Fall 2017 HC 221H: Where I'm From. Who I am: Stories of Migration in World Literature

Fall Term, 2017-2018

Professor: Susanna Lim

4 credits

  • CRN 12772: Monday & Wednesday, 08:30 – 09:50 @ MAC 103
  • CRN 12764: Tuesday & Thursday, 08:30 – 09:50 @ MAC 111
  • CRN 12769: Tuesday & Thursday, 10:00 – 11:20 @ MAC 111

“Are you from South Korea?” This was the main question that Donald Trump, the 2016 Republican presidential nominee, asked Joseph Choe, a twenty-year-old Harvard University student, when the latter attempted to challenge what he felt was a misstatement by Trump regarding the United State’s and South Korea’s contributions to South Korean defense. Trump’s knee-jerk response/question to the Texas-born, Colorado-raised Korean-American speaks volumes about the main themes of this course: migration, identity, race, ethnicity, and their relationship to storytelling, language, and culture.

This course examines the significance of migration, immigration, exile, and displacement in the stories we tell about our lives and identities. Although the historical and political context of migration will be a part of our discussions, please note that this is not a contemporary political or historical course on U.S. immigration. Rather, we will look at migration as a universal human experience through the narrative mediums of literature and film, in American and world literature and culture.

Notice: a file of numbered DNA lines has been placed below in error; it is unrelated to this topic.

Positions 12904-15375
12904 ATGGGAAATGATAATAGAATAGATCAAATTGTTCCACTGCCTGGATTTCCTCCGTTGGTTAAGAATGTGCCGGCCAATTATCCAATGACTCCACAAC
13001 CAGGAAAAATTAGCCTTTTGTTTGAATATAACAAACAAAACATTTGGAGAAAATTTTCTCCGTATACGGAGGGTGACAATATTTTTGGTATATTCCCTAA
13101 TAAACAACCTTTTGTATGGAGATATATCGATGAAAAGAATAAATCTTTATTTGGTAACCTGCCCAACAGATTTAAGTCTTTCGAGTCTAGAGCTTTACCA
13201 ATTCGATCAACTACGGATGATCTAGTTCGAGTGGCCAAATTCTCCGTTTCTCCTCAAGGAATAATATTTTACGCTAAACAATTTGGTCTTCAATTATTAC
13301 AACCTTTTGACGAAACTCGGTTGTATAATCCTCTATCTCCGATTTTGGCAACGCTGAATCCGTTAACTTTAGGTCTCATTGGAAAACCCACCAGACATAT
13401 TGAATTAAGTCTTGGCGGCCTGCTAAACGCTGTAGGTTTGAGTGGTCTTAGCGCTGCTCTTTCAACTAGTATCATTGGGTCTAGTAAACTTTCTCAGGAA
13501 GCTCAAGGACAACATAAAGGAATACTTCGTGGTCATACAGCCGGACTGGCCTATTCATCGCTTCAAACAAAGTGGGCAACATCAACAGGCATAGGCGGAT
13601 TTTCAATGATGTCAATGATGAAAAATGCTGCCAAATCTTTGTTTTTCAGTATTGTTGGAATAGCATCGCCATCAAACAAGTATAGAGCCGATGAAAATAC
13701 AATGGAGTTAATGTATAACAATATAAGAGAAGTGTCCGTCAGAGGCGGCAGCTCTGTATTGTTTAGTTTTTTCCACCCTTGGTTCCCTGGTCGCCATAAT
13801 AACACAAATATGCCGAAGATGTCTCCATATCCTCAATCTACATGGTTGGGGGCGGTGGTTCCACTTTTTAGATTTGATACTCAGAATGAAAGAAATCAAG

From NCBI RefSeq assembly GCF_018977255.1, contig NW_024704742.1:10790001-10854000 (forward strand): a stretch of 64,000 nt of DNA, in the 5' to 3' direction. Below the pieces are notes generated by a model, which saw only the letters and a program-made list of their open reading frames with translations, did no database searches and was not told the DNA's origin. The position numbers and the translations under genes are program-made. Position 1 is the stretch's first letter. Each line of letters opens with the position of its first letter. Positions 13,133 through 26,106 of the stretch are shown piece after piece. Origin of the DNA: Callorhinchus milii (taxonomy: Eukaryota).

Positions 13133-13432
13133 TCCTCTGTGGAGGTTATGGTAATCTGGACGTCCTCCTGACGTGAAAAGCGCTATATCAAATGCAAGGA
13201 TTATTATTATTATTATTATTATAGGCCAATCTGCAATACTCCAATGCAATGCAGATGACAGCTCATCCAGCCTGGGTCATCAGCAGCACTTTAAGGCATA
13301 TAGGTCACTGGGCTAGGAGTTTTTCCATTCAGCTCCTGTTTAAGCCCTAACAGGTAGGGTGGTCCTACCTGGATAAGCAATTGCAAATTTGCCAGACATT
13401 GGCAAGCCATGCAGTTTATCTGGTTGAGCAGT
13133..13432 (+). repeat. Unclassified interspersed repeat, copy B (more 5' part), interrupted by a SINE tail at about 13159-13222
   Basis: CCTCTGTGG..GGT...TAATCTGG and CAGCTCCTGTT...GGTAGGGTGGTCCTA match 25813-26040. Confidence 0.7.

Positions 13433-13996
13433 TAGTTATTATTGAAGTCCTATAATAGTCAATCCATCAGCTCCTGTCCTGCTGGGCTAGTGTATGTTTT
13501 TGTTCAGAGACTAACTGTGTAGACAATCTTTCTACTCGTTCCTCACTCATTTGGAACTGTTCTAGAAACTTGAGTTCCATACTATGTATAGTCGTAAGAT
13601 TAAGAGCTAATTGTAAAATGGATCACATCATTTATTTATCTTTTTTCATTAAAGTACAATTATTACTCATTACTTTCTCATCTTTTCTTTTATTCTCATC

Readings include The Odyssey (excerpt), stories from Genesis (Hebrew Bible), a novel by Toni Morrison (to be decided), Princess Bari, a novel about a North Korean refugee, and graphic novels (Chinese Born American; Ms. Marvel).